Vanquish has pedigree in front and behind the camera but ultimately fails to thrill.

John Wick has a lot to answer for. In this visibly cut-price action thriller, it’s Ruby Rose who gets to wield dual pistols and beat down villains as Victoria. She’s a single mother with “special skills” who’s sent on a series of violent missions when her daughter’s kidnapped by Damon, a retired and decidedly crooked cop played by Morgan Freeman.

The saturated colours and withering violence of the Wick movies are on full display in Vanquish, but there are reminders everywhere that the funds were low when the cameras rolled: locations are cramped, the action is choreographed with minimal enthusiasm and choppily edited, and when the lighting isn’t gaudy, it’s enshrouded in a kind of French grey digital murk.

There are signs too of a 40-page script stretched to just about fill a 90-minute feature: the opening titles, for one thing, last a patience-trying six minutes. Then there’s an interminable driving scene, where events that took place two minutes earlier are relayed again as echoing thoughts running through the heroine’s mind.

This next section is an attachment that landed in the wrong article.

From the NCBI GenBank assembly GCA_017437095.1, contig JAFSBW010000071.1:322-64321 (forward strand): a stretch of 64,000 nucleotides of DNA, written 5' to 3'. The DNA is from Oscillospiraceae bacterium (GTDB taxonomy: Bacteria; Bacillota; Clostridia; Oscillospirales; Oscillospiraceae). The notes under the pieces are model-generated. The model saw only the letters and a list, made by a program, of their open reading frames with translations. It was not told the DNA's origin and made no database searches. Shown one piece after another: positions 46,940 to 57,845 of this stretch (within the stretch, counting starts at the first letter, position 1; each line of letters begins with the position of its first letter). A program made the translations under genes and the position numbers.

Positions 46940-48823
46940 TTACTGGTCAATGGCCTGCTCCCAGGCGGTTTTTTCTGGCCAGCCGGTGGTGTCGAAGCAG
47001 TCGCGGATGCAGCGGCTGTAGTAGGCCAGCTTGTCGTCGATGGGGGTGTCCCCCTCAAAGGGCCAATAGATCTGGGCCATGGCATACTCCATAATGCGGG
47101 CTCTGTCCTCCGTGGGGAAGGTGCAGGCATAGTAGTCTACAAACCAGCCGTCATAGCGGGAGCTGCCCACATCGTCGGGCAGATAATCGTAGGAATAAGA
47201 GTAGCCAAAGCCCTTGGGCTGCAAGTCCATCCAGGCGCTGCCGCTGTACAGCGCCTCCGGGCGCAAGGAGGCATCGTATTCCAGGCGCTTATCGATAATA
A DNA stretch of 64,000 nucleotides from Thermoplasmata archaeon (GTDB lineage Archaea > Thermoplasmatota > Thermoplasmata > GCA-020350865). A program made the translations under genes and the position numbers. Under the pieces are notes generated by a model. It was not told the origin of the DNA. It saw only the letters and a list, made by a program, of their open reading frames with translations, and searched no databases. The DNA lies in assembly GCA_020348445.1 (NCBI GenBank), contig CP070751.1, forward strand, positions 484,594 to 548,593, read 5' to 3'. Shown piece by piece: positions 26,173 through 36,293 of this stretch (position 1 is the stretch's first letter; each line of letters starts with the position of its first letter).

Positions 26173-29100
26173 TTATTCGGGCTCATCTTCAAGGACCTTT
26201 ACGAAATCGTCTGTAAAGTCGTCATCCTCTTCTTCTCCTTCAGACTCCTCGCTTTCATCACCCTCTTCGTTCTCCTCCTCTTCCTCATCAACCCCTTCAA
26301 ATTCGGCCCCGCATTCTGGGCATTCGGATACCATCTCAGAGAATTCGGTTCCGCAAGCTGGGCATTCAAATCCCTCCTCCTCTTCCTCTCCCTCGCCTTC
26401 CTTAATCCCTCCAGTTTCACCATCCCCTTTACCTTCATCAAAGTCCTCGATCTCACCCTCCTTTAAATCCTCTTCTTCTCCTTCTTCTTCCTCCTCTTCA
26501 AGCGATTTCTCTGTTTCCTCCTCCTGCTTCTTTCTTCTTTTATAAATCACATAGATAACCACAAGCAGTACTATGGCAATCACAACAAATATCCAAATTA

Morgan Freeman – who was likely hired in one of those ‘I’ll only be on set for two days’ deals favoured by Bruce Willis – is under-used and spends the entire film in a wheelchair, roaming a gleaming and largely empty mansion. Freeman provides a few menacing stares in the early going, but the rest of the plot leaves him watching Ruby Rose on an iPad as she casually kills dozens of hapless goons. As a change of pace, he also gets to yell advice at her through an earpiece (‘He’s got a gun – get out of there!’). It’s a bit like a remake of that old TV game show, Knightmare, but with bullet wounds and exploding hand grenades in the place of a kid wearing a horned helmet.

What’s most curious about Vanquish is its pedigree. Director George Gallo previously wrote the likes of Midnight Run and Bad Boys and helmed several features, so it’s a mystery how this movie wound up looking like a late-2000s Steven Seagal effort. Still, Ruby Rose radiates an icy coolness, and some of the film’s less logical leaps of fancy – why does Rose own what looks and sounds like a jet-powered motorbike from the future? How come the bad guys let her walk into a gangland club with two pistols prominently strapped to her back? – prove to be its most memorable points.

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